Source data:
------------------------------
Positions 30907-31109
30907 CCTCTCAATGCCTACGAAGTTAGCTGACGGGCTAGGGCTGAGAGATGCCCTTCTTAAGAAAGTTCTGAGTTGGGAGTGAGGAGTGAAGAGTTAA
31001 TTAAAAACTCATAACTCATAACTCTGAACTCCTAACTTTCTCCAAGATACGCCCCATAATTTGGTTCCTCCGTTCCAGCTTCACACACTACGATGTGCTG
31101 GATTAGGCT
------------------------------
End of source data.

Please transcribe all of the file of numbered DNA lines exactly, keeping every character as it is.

Positions 30907-31109
30907 CCTCTCAATGCCTACGAAGTTAGCTGACGGGCTAGGGCTGAGAGATGCCCTTCTTAAGAAAGTTCTGAGTTGGGAGTGAGGAGTGAAGAGTTAA
31001 TTAAAAACTCATAACTCATAACTCTGAACTCCTAACTTTCTCCAAGATACGCCCCATAATTTGGTTCCTCCGTTCCAGCTTCACACACTACGATGTGCTG
31101 GATTAGGCT